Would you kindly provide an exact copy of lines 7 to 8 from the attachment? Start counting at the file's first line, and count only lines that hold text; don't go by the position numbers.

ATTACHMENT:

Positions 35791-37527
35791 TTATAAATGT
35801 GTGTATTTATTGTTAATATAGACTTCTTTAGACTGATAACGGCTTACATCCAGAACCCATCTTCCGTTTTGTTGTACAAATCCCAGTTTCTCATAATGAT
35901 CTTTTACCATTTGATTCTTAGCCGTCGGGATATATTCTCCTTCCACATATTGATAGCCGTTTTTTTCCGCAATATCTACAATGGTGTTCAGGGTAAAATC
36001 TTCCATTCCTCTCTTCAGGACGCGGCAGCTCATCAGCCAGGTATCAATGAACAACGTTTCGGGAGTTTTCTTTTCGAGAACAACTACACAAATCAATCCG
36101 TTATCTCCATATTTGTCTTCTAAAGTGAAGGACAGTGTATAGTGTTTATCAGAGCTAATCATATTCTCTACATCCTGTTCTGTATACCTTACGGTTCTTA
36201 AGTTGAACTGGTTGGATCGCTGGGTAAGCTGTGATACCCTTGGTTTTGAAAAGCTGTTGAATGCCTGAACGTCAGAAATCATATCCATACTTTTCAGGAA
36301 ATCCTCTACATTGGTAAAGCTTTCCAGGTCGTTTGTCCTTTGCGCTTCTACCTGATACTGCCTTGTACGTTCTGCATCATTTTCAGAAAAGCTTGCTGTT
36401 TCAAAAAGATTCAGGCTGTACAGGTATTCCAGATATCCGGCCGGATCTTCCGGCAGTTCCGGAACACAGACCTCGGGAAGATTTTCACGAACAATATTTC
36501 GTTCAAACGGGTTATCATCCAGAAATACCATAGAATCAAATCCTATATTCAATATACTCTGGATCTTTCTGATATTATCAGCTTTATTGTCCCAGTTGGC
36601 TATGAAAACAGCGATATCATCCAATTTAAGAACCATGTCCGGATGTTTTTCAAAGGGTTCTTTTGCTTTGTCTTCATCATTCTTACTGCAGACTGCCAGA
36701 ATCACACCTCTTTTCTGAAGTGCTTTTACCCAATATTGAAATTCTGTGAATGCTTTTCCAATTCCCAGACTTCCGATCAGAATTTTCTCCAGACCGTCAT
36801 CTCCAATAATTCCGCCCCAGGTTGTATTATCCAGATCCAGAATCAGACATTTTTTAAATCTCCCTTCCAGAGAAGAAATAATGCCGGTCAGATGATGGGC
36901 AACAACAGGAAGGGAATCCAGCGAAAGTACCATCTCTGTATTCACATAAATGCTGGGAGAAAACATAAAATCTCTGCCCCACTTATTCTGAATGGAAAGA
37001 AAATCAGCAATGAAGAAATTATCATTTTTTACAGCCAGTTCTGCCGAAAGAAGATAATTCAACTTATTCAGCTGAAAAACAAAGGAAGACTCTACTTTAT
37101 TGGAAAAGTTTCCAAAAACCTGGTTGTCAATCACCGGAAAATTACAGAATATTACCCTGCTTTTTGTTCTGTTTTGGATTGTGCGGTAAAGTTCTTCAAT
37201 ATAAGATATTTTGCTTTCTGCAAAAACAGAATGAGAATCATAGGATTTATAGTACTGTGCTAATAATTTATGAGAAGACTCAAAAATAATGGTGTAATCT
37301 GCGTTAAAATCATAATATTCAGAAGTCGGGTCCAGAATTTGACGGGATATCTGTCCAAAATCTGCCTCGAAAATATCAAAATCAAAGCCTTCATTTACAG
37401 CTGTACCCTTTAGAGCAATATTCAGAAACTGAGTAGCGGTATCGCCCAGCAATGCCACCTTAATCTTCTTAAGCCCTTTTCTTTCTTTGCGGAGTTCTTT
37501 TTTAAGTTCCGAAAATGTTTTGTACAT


36201 AGTTGAACTGGTTGGATCGCTGGGTAAGCTGTGATACCCTTGGTTTTGAAAAGCTGTTGAATGCCTGAACGTCAGAAATCATATCCATACTTTTCAGGAA
36301 ATCCTCTACATTGGTAAAGCTTTCCAGGTCGTTTGTCCTTTGCGCTTCTACCTGATACTGCCTTGTACGTTCTGCATCATTTTCAGAAAAGCTTGCTGTT